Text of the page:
28 January 2015, Sweetcrude, Lagos – Angolan and Nigerian energy industries have a lot in common. From the inception of both industries in the 1950’s (Angola; kwanza 1955 and Nigeria; Oloibiri 1956), they have walked a part dotted by striking similarities and differences too. Perhaps, it’s the classical story of resource management in a classical African environment. Their stories, however, differs not much from the stories of many other oil producing nations in the world.
Political Economy: Following the Angolan war of independence (1961-1974) the nation was plunged into a civil war in 1975; a war which lasted until 2002. During this period (despite intense violence) oil exploration and production continued in Angola – principally in the kwanza (Cuanza) field and Cabinda fields (offshore and onshore). The Super-Majors; Chevron, BP (Former British Petroleum) Texaco, Total, PetroFina and Elf (later TotalFinaElf) were actively present in the infant days of the industry (as was the case in Nigeria).
Angola emerged from the war with serious economic devastations. The overall Infrastructure was in a very poor state, due to acts of war and lack of maintenance in some instances.
During the late 90’s, significant finds were made offshore and deep offshore. This time, in the regions away from the lower Cabinda areas; that was now experiencing declining reservoirs (Chevron’s kuito fields, among others). These finds, set Angola on a new path; towards becoming a giant oil producer in Africa – trailing closely behind Nigeria.
In Nigeria’s case, decades of bad military regimes seemed almost like a civil war. Infrastructural decay was also massive due to utter negligence.
Nevertheless, the Oil and Gas industry boomed, albeit providing the funds needed for the wide scale corruption and looting that was rampant in those years. The government of Angola with a mixed record was also accused of using oil revenues to prosecute war against opposition UNITA (União Nacional para a Independência Total de Angola)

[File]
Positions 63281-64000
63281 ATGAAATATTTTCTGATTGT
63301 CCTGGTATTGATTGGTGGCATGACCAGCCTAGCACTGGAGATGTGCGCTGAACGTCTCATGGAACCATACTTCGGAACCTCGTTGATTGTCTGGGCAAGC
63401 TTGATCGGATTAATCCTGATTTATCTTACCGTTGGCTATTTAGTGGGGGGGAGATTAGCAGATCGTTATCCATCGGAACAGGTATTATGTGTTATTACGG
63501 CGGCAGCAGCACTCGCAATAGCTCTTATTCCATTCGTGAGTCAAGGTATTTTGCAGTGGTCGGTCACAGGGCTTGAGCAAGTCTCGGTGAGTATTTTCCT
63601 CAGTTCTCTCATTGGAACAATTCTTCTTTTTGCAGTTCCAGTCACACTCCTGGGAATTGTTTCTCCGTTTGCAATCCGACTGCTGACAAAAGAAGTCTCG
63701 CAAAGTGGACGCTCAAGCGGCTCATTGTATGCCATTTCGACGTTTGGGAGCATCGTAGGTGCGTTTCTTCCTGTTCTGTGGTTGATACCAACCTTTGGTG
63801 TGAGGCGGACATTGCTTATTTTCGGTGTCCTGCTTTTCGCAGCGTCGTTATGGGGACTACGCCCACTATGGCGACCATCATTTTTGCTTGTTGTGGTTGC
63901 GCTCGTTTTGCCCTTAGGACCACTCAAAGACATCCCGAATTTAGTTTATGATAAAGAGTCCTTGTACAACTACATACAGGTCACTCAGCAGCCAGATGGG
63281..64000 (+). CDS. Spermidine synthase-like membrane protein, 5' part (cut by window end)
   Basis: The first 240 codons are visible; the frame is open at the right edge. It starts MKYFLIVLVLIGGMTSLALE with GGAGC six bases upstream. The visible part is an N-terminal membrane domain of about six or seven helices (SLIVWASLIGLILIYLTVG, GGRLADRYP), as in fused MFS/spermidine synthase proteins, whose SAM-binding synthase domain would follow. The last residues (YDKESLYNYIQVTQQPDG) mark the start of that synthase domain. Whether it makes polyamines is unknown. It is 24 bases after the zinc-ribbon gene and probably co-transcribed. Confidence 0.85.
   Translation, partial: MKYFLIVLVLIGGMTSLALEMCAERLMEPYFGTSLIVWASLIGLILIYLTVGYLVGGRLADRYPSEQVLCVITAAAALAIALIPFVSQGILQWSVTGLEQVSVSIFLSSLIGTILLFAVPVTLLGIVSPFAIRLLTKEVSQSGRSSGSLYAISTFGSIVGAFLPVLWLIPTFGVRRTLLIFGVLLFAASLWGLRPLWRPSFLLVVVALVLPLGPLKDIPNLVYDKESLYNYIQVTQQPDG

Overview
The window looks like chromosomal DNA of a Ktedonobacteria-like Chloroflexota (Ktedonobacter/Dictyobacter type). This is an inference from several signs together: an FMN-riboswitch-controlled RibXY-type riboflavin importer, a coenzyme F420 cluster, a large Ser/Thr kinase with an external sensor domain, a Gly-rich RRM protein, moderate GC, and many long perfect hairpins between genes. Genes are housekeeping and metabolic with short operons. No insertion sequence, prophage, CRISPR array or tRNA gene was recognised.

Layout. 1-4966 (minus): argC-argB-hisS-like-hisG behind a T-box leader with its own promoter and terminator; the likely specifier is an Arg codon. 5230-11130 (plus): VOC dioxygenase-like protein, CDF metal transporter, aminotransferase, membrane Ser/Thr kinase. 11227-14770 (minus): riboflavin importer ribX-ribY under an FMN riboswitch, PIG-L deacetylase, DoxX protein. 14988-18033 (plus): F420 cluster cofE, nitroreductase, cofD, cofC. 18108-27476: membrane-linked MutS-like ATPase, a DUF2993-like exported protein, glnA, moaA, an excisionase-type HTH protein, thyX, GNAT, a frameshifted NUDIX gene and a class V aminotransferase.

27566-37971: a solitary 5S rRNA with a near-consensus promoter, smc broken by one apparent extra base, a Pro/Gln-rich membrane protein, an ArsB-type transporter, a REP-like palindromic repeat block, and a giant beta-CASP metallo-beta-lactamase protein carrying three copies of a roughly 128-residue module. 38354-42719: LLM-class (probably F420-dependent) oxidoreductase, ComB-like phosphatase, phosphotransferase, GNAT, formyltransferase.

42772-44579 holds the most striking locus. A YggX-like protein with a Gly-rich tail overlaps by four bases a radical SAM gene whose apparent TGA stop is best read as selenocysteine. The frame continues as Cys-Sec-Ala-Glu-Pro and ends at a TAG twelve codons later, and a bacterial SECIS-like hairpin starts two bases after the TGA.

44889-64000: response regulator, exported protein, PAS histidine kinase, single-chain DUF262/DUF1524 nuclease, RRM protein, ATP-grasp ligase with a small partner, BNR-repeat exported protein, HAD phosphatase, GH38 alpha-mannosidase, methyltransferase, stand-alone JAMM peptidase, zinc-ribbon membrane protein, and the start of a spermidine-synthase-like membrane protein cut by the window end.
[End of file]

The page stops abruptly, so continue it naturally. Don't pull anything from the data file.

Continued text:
In 1976, many years after Nigerian National Oil Corporation (state-owned NNPC) was formed, Angola created Sonangol (Sociedade Nacional de combustiveis de Angola). Like NNPC, Sonangol is a mammoth corporation with 17 subsidiaries and a shareholder in almost all the Oil and Natural Gas blocks in Angola. It is directly controlled by the Ministry of Petroleum and thus accountable to the government, which is a 100% owner (Similar to NNPC). While Sonangol has moved on to become a better and more efficient organization, Nigeria’s NNPC mulls on. Audaciously, Sonangol has ventures outside Angola, with interests in Brazil, Cuba, Iraq, Sao Tome and Principe, Venezuela, and the Gulf of Mexico.
In 2004, in a sincere effort to restructure the industry and to improve the transparency in the management of natural resources, (and also attract foreign investment) Angola amended and passed several laws. The end of the war in Angola in 2002 and the end of military rule in Nigerian in 1999 led to some sobering moves by both governments. Nigeria began to restructure its industry via the Petroleum Industry Bill (PIB), a policy document that began in the early months of President Olusegun Obasanjo’s government. Sadly, the status of that bill cannot be genuinely assessed today. In contrast, Luanda’s industry restructuring efforts ultimately led to the passage of the Petroleum Law of 2004; thus standardizing agreements (Joint Venture Agreements, and Production Sharing Agreements), clarifying roles for all stakeholders, improving efficiency and attracting investment and technical expertise.
In spite of resource endowment, both nations are yet to create inclusive growth. As the third largest economy in Sub-Saharan Africa in terms of GDP, many Angolans (about 36 percent) live below the poverty line according to the UN. The statistics is even worse for Big Sister Nigeria with 70% equivalent and as the largest economy in Africa. Both nations are hugely dependent on Oil and Gas revenues as a principal source of government income (Angola: about 80% and Nigeria about 90%)